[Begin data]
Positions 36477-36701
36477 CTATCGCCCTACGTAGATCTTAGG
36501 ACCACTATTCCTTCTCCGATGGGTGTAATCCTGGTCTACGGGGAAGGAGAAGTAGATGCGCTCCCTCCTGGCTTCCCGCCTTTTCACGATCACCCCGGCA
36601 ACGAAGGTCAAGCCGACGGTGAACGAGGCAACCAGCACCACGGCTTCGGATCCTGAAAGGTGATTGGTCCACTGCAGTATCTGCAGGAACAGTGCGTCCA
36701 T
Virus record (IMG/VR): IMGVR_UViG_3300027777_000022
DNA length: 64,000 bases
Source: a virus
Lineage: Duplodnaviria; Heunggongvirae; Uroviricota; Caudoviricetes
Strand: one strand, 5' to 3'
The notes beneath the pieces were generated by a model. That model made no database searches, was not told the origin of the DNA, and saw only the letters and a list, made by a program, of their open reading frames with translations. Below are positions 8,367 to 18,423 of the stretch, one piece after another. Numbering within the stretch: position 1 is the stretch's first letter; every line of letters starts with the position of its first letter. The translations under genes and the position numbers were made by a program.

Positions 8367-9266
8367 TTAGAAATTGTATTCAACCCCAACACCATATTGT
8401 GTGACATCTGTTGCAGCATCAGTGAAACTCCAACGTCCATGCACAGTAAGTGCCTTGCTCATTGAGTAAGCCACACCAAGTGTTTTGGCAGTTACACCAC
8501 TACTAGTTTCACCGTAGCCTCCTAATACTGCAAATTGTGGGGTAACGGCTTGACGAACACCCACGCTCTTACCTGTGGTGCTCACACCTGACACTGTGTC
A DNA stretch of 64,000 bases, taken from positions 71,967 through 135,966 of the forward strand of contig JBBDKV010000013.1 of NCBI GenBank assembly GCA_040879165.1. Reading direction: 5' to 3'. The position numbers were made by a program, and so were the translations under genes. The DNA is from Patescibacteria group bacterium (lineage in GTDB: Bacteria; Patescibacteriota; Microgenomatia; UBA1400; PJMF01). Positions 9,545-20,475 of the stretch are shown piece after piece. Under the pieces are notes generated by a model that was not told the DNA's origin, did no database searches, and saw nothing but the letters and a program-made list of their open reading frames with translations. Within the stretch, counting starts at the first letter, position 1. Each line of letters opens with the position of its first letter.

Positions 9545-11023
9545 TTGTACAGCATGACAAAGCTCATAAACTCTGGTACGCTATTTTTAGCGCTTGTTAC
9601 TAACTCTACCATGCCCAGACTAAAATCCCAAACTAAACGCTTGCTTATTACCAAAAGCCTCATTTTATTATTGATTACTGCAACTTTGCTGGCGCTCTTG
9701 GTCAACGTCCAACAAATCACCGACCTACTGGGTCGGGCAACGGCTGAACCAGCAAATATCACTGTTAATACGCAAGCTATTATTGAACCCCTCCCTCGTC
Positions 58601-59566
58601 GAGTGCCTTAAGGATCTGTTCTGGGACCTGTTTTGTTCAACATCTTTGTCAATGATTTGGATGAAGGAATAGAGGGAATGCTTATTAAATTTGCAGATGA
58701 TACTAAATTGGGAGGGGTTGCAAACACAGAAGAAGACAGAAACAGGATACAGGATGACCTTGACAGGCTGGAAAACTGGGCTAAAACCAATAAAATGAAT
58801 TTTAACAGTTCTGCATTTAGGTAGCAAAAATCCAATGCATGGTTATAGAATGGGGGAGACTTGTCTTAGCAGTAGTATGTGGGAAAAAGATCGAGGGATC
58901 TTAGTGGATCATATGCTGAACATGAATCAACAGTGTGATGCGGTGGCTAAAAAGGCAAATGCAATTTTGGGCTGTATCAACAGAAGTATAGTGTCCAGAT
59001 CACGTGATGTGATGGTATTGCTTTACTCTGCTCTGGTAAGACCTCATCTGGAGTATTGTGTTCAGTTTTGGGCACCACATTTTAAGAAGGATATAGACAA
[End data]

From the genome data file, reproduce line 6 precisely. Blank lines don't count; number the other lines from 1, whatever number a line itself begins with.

Virus record (IMG/VR): IMGVR_UViG_3300027777_000022